"America is a glory of a country, and a glorious idea for a country, and we would be saved now by the love of it if the idea of the love of it hadn’t been strip-mined and left ugly.” (George W.S. Trow)

“... Already, Trow was toying with the themes that animate his masterpiece, “Within the Context of No Context”: the decline of the intellectual elite, the rise of a fame-based hierarchy, the end of adulthood.
“.... Trow told us that we had “a third parent—television.” And that the function of television is “to establish false contexts and to chronicle the unraveling of existing contexts.” Television is neutral, it is the referee, not distinguishing between the war against wrinkles and the war in Iraq. Over time, Trow suggested, this would scramble people’s brains and lead us to our current situation: “Of all Americans, only they”—celebrities—“are complete.”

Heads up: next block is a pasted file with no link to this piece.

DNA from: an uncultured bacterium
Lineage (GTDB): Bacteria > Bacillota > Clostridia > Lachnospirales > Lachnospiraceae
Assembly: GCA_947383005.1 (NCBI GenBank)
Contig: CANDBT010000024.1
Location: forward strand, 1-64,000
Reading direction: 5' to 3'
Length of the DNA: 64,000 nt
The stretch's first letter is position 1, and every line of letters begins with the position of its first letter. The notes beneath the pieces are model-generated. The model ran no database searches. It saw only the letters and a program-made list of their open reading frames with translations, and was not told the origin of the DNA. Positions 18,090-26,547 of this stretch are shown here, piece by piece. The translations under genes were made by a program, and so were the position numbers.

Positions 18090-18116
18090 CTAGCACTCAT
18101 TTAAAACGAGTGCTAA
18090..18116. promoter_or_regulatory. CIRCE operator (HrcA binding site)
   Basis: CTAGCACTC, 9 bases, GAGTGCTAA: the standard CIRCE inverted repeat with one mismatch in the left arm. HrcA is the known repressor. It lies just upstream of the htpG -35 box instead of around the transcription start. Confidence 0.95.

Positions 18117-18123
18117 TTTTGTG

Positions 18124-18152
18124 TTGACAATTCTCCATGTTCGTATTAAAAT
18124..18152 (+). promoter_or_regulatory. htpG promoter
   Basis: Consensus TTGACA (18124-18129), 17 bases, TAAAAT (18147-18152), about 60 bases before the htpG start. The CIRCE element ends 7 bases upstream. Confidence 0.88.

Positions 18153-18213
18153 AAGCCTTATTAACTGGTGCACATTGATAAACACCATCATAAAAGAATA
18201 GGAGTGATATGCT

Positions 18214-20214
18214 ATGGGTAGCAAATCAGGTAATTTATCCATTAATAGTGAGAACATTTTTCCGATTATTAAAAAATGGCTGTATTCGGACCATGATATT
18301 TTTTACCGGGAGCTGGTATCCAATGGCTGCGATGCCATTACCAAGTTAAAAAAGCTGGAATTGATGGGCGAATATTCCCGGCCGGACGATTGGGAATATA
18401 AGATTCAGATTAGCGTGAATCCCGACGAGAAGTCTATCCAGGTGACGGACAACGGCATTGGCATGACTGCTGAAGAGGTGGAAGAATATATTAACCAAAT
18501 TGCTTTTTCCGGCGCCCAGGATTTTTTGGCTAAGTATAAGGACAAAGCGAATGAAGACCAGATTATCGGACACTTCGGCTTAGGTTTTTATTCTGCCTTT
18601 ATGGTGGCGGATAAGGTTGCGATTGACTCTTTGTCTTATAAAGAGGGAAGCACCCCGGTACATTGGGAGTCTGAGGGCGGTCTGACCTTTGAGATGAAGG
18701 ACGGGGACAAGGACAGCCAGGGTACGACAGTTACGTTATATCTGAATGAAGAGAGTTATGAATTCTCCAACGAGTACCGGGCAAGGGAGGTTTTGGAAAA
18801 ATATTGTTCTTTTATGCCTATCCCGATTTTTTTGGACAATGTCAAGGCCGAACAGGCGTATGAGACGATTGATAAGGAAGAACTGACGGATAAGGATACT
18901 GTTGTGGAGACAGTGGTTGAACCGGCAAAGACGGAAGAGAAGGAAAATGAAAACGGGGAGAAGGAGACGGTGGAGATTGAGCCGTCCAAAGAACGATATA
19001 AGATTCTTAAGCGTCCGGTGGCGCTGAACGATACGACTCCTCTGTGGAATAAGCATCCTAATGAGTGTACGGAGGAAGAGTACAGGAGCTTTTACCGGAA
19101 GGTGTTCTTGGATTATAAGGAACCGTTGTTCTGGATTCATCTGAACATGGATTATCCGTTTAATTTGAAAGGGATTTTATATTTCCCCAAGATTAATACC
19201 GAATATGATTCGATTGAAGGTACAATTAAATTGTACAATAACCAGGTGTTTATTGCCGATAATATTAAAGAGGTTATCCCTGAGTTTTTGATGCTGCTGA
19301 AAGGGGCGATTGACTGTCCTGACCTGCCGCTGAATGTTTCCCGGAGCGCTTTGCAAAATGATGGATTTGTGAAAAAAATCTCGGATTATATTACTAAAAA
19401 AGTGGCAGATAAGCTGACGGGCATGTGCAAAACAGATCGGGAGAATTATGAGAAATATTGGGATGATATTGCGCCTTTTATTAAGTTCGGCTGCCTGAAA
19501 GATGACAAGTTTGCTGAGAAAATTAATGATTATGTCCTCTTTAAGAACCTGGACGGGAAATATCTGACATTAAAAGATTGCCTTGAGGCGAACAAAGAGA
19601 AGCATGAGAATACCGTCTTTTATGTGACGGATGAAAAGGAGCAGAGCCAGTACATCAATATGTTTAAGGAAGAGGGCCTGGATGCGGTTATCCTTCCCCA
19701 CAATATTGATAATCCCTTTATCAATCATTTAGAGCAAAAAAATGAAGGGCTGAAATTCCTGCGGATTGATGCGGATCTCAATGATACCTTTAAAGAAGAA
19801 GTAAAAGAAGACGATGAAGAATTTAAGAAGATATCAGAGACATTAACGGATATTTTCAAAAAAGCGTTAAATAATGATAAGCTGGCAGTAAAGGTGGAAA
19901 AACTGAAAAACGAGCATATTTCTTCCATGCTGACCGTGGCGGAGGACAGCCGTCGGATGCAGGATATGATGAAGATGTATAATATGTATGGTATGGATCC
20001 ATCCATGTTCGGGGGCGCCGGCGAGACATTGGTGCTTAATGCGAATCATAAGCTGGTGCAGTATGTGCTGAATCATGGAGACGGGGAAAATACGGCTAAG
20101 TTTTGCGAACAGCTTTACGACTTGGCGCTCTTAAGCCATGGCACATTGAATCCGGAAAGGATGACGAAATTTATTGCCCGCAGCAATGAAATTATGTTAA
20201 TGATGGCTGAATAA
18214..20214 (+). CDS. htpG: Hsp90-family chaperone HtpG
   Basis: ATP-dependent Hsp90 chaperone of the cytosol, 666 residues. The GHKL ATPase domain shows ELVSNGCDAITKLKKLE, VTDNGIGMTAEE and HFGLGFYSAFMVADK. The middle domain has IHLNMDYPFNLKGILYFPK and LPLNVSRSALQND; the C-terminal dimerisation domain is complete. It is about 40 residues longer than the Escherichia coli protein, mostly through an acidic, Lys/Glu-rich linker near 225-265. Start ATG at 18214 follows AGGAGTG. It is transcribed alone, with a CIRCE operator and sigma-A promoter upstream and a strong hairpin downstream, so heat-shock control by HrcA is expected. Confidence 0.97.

(Ariel Levy, “The Last Gentleman”)

“What is loved is a hit. What is a hit is loved.” (George Trow)

"No one, now, minds a con man. But no one likes a con man who doesn't know what we think we want." (George W.S. Trow)

“[George] Trow's talent lay not in sustained, logical argument but in startling insights and metaphors. But the overall thrust was that television and mass media, and the "ironic," endlessly self-referential culture they fostered — in his 1999 book, "My Pilgrim's Progress," he compared it to the proliferation of useless weaponry at the Pentagon — robbed America of psychic self-sufficiency, unembarrassed adulthood, and a willingness to make judgments.”
(Brendan Bernhard in
The New York Sun )

“Journalists ought to make of themselves a prideful guild. (The Newspaper Guild used to stand for a little something.) Stand a little apart from this troubled world of ours. Identify the stories which will affect the lives of our children. And cover them.” (George W. S. Trow)

“He [George Trow] was talking about the world, a civilization, coming from a society you're not ashamed of, not conspiring with bad things just for your own gain and self-importance.”
(Jamaica Kincaid, in the interview above)


"You have to have a huge sense of humor and a small ego. There are some people who are born to do it and some who learn to do it, and there are some people who really shouldn’t do it."